But what distinguishes Klein from other reformers — a point far too rarely forgotten when observers are assessing his legacy — is his influence beyond the system he ran.

His geographical influence is vast:

School superintendents in Chicago (Jean-Claude Brizard), Baltimore (Andres Alonso), Newark (Cami Anderson), Montgomery County, Md. (Joshua Starr). South Orange, N.J. (Brian Osborne), Christina, Del. (Marcia Lyles) and New Haven (Garth Harries).

Then there's the State Superintendent in New Jersey, Chris Cerf; and the Superintendent of Louisiana's "Recovery School District" in New Orleans, John White, who is rumored to be in line to become that state's superintendent.

It doesn't end there. Two other leaders were nurtured by Klein, although neither reported to him directly. One is the current New York City chancellor, former Deputy Mayor Dennis Walcott, whom Klein often refers to jokingly as "my other wife." The other is Michelle Rhee, the controversial former chancellor of the schools in Washington, D.C. She is unstinting in her praise.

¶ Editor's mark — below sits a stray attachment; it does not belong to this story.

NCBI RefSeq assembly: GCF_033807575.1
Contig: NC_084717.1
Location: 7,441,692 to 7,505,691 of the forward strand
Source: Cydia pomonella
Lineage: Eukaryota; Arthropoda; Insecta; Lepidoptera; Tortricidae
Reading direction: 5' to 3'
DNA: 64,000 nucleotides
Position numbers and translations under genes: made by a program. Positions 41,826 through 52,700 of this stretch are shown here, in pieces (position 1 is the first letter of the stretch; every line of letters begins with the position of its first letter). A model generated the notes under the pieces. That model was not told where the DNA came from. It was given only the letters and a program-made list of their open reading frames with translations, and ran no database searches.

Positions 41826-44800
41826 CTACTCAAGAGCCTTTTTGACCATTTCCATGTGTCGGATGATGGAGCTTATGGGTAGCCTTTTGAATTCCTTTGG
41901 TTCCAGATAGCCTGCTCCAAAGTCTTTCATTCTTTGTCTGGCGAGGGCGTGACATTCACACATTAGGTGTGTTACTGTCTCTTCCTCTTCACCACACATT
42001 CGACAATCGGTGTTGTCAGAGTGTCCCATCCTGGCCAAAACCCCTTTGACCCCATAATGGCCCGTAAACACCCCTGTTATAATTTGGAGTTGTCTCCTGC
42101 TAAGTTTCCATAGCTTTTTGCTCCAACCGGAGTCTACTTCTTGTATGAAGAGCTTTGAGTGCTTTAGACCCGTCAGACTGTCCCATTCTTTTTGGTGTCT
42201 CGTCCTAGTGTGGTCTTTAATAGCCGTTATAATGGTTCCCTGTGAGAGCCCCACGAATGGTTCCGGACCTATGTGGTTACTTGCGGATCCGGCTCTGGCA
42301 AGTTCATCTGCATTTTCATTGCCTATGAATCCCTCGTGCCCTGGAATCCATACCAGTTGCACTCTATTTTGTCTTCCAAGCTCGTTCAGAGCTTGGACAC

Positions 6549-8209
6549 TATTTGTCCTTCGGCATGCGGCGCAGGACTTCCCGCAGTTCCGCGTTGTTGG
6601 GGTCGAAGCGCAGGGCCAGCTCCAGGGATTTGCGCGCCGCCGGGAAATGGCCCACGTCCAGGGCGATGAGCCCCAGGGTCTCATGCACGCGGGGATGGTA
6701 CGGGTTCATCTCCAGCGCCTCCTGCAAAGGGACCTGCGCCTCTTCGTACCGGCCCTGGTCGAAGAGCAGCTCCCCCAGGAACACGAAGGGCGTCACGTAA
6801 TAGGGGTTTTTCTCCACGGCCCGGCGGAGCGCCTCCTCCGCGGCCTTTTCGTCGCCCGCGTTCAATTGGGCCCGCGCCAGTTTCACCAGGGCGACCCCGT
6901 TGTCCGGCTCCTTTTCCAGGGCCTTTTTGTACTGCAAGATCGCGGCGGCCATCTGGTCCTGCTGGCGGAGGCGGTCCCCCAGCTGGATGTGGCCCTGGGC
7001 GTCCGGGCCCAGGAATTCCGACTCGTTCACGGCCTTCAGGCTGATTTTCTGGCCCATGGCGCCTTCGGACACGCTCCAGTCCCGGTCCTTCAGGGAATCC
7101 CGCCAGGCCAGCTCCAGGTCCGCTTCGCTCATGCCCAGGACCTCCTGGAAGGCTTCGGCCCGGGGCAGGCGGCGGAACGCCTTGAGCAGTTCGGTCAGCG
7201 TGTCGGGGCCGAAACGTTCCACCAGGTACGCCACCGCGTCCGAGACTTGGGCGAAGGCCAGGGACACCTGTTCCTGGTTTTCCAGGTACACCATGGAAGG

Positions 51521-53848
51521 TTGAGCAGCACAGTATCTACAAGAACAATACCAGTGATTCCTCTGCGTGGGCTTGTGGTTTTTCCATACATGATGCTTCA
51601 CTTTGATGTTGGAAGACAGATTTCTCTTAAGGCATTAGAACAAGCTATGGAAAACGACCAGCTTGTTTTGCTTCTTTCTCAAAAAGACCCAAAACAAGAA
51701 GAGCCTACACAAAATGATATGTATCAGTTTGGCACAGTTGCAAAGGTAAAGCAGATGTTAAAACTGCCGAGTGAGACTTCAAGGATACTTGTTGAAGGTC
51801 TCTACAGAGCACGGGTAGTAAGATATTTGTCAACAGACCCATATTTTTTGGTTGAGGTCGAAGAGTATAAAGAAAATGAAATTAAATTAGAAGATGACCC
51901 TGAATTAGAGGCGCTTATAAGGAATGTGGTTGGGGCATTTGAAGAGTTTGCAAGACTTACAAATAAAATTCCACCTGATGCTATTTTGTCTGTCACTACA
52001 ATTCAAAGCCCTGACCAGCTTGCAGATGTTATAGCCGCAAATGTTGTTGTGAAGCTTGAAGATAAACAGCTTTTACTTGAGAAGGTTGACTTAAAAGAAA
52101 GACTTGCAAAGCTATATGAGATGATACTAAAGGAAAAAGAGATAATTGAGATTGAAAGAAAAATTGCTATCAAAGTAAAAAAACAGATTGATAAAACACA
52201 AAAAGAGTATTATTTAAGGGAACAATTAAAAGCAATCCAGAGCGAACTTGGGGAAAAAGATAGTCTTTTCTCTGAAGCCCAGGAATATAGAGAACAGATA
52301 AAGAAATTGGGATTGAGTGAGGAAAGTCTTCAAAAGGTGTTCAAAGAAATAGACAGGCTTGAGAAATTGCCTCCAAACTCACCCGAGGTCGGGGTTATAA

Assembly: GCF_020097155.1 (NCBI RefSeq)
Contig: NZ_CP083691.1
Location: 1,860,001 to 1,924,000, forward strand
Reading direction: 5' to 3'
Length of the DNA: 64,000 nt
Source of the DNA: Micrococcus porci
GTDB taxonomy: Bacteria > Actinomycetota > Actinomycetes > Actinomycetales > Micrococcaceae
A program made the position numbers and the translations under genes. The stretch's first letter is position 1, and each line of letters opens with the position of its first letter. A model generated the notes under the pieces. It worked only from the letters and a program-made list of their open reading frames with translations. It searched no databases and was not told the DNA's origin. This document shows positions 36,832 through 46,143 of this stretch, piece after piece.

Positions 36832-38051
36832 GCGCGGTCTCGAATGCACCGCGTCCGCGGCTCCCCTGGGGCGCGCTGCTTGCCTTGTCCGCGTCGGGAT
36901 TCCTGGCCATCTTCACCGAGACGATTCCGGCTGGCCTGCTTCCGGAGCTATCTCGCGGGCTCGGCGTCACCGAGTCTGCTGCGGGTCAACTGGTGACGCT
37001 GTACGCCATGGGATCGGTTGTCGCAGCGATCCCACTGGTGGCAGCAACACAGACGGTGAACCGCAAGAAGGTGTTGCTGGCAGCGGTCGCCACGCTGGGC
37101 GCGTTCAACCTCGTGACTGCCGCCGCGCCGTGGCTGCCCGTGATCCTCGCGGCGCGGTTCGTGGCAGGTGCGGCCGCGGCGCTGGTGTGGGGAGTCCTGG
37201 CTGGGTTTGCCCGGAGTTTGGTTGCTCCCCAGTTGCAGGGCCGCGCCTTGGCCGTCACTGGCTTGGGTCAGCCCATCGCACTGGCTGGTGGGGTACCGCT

"Like many of the new superintendents across the country now, I got my position as chancellor of the Washington D.C. Schools in large part because of Joel Klein," she wrote in an email. "His best piece of advice to me was, 'Lead from the front, don't get mired in the middle.' His intolerance and impatience for low expectations and low academic achievement of kids put the fire into a lot of us and certainly helped to keep me motivated."

Although Rhee has moved on to found a national organization, Students First, her policies apparently remain in place, and Walcott has changed little since taking over in New York City.